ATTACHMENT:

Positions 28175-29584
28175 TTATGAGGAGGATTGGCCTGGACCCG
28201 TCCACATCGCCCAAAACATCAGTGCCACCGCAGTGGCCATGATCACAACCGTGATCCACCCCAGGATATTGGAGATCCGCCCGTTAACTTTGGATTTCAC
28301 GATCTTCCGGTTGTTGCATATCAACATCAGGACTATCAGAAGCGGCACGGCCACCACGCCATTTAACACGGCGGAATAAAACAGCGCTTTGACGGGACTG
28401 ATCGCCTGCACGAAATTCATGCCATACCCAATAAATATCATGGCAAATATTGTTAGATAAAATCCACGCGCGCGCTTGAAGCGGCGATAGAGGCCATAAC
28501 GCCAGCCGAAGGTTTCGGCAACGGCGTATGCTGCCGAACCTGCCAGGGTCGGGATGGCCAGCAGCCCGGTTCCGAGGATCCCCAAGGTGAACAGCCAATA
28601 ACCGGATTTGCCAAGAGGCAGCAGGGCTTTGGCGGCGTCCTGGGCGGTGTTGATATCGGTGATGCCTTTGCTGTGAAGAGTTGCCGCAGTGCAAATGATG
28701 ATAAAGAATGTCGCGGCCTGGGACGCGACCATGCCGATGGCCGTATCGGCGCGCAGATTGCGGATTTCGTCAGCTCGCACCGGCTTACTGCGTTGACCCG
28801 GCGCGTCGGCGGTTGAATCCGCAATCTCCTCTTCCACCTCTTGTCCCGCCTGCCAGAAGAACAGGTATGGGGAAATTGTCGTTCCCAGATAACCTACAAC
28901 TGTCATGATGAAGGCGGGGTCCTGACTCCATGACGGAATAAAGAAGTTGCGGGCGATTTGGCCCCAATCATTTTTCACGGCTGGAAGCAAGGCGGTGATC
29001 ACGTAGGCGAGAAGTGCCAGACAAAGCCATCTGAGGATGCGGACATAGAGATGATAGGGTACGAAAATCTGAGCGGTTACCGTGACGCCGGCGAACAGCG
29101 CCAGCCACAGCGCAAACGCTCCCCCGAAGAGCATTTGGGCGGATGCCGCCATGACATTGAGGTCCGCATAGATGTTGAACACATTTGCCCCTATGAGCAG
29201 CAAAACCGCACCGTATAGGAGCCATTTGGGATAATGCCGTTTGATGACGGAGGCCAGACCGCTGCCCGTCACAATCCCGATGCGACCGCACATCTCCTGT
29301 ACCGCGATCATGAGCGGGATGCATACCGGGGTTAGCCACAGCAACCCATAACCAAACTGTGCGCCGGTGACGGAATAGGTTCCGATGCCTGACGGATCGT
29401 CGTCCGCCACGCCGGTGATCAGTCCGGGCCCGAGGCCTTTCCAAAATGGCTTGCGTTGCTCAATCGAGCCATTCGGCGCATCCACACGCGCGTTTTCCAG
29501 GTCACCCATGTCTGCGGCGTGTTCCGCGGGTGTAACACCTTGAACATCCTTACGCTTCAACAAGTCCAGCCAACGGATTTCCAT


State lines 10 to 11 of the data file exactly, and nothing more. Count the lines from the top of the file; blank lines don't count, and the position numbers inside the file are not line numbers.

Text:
28901 TGTCATGATGAAGGCGGGGTCCTGACTCCATGACGGAATAAAGAAGTTGCGGGCGATTTGGCCCCAATCATTTTTCACGGCTGGAAGCAAGGCGGTGATC
29001 ACGTAGGCGAGAAGTGCCAGACAAAGCCATCTGAGGATGCGGACATAGAGATGATAGGGTACGAAAATCTGAGCGGTTACCGTGACGCCGGCGAACAGCG